To make a mc more full-shaped or less without changing the character of its run, its inner cps must be moved both vertically and horizontally. This experience from practice leads to the approach described in model model-1.ms2. Using mc4 as example a derived mc is constructed by creating a new cp for each inner cp of the parent mc. This derived cp lies on the bisector of the angle between its adjacent polygon segments, and is offset by a certain distance from the parent cp.

#### Model-1.ms2 - basic mc and derived curve

First, the bisector of the angle between cp1, cp2 and cp3 is determined. For this, the Arc curve_42 (Type 2) is created with the points p41, p42 and p43. On the Arc curve_42 lies the Bead bead_42. Since its parameter value is set to t = 0.5, Line line_42, which connects p42 to bead_42, is the bisector. On line_42 is the Arc-length Bead D42.

These construction steps are then repeated with the cps (p42, p43, p44), (p43, p44, p45) and (p44, p45, p46).

The result are the 4 Arc-length Beads D42, D43, D44 and D45, each lying on the bisector of the control point polygon of mc4. In this way, there is a close relationship between the arrangement of the cps of the parent mc and the derived mc.

The lines on which the new cps are located are now known. At what distance d to the parent cps they are offset, is not fixed yet. Therefore, a maximum value of deviation (displacement) from the parent mc is defined and distributed along the mc so that the derived curve begins without displacement at cp1 (p41), ends without displacement at the last cp (p46) and in between reached the given maximum deviation.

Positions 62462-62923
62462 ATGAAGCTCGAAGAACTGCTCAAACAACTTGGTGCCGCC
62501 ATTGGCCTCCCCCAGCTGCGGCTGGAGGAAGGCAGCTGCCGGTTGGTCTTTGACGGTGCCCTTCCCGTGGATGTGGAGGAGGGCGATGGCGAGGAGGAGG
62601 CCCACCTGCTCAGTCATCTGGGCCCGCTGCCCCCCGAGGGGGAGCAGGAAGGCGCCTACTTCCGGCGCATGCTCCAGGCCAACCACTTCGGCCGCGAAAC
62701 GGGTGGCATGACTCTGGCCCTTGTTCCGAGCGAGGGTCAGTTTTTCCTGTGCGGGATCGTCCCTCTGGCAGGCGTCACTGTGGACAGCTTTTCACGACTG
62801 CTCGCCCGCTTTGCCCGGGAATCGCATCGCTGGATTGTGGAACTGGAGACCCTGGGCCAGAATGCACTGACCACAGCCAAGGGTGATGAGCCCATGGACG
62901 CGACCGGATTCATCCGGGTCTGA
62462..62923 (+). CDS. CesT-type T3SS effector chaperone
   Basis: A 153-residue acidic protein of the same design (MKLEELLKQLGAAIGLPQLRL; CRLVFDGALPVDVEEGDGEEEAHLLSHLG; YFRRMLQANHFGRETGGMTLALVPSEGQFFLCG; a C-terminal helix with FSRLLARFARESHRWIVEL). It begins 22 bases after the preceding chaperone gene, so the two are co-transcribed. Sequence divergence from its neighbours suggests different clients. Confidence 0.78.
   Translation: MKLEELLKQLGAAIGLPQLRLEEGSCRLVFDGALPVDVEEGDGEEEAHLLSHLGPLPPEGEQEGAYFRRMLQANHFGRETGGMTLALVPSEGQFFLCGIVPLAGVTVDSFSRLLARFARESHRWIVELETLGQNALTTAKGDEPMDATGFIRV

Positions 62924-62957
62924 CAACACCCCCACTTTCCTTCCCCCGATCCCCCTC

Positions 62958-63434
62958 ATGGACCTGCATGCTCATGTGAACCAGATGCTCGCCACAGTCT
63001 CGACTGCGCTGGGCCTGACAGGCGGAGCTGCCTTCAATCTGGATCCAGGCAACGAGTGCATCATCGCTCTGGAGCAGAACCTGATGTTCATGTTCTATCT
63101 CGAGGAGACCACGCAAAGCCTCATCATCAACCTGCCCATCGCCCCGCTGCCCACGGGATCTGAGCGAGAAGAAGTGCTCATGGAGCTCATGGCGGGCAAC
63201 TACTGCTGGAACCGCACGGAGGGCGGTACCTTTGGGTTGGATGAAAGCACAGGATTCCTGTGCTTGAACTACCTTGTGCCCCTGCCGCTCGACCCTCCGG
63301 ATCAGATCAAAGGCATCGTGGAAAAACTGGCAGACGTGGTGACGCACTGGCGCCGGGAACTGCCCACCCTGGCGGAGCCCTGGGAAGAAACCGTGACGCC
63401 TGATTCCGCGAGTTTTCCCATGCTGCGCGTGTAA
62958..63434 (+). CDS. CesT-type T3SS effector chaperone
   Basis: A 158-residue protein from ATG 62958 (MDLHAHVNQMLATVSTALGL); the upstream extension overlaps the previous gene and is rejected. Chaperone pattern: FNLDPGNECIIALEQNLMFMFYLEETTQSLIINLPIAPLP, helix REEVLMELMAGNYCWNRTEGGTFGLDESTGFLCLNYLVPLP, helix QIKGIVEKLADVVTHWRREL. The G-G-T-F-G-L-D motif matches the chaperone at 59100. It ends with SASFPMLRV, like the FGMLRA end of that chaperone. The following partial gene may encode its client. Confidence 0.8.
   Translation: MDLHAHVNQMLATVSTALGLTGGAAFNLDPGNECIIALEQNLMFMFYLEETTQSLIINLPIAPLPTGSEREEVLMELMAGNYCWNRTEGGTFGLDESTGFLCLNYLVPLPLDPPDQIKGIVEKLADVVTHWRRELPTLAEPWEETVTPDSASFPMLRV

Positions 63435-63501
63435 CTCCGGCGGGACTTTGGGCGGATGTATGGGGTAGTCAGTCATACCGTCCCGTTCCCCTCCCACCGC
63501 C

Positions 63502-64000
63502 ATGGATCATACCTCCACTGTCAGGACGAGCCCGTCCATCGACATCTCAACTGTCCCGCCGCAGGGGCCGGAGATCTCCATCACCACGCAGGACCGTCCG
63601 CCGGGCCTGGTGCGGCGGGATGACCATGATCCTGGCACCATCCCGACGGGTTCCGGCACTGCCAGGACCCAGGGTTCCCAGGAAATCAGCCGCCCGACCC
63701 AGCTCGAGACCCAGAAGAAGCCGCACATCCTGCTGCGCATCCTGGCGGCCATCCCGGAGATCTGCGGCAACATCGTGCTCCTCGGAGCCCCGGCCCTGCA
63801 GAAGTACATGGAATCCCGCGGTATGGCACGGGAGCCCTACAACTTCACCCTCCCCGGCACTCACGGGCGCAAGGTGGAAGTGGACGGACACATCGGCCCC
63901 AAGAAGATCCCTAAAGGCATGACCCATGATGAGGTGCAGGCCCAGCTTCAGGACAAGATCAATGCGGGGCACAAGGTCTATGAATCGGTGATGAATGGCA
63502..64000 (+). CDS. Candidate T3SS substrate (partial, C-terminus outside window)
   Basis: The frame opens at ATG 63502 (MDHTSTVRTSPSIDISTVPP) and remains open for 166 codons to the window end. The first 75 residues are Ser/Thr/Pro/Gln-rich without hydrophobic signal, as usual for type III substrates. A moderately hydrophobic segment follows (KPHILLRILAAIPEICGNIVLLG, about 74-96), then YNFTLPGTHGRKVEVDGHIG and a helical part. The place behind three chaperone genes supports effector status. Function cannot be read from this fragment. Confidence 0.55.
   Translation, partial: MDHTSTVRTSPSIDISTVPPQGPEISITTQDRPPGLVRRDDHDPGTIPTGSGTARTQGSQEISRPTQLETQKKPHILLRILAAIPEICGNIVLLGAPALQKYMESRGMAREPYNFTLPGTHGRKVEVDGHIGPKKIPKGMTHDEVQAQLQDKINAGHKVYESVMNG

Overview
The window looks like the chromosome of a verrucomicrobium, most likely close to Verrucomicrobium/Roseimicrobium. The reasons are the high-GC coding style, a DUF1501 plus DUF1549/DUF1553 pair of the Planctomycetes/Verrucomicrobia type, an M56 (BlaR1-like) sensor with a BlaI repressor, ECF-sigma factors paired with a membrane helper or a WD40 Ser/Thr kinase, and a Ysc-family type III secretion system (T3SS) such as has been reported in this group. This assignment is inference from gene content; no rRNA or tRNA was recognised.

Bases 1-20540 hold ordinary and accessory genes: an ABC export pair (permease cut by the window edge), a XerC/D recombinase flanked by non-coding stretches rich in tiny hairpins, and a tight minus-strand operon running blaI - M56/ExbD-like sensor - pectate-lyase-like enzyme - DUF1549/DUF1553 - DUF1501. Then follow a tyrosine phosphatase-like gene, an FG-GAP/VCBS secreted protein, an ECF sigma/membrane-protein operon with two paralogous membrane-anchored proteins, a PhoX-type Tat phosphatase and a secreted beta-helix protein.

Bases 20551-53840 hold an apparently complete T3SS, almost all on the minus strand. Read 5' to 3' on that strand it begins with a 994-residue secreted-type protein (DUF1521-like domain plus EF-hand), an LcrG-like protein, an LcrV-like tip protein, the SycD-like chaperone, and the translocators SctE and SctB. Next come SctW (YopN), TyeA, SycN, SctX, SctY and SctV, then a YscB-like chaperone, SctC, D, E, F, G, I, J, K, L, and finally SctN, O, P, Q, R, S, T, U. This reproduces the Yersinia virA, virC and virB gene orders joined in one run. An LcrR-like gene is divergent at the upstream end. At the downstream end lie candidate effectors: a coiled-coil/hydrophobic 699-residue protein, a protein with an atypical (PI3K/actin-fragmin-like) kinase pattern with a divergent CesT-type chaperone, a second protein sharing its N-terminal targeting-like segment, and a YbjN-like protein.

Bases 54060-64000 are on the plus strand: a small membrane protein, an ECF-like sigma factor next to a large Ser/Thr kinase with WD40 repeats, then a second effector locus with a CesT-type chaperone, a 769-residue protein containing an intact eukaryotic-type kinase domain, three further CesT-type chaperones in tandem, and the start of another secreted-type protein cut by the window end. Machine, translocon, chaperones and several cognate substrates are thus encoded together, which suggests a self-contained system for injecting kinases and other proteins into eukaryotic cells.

The following expression is used as the function of deviation:

d = c x (t –t^2)

Here, c is a constant and t is the parameter value of the curve point on the parent mc, where it is cut by the bisector.

It can be seen that for t = 0 and t = 1, the function d assumes the value zero.

To determine the constant c, it is assumed that for t = 0.5 the maximum value of the displacement d should be equal to the value n. This results in the function d to:

d = n x 4 x (t – t^2)

This approach is implemented in model model-1.ms2 using some variables and formulas.

#### Model model-1.ms2 - variable n4 controls how much the derived curve deviates from the parent curve.

First, the intersections of mc4 with the bisectors (line_42, line_43, line_44 and line_45) are determined by the Intersection Beads e42, e43, e44 and e45. The Variable n4 defines the maximum displacement.

Thus, the distance d of each derived cp from its parent cp can be calculated. For example, for cp2 (p42) of the parent mc the corresponding derived cp is D42 (Arc-length Bead). Its distance from p42 is calculated by the Formula d42, which uses the following expression (the Function TPOS (e42) returns the t-parameter value of the Bead e42):

d42 = n4 x 4 x (TPOS (e42) - (TPOS (e42) )^2 )

This formula value d42 is now set in the definition of the Arc-length Bead D42 for the quantity "Arc dist".

Analogously, with the Formulas d43, d44 and d45, the distance of the remaining Arc-length Beads (D43, D44, D45) from their parent cps is calculated and used for "Arc dist".

Finally, there is the generation of the derived mastercurve mc4_derived with these control points: p41, D42, D43, D44, D45 and p46.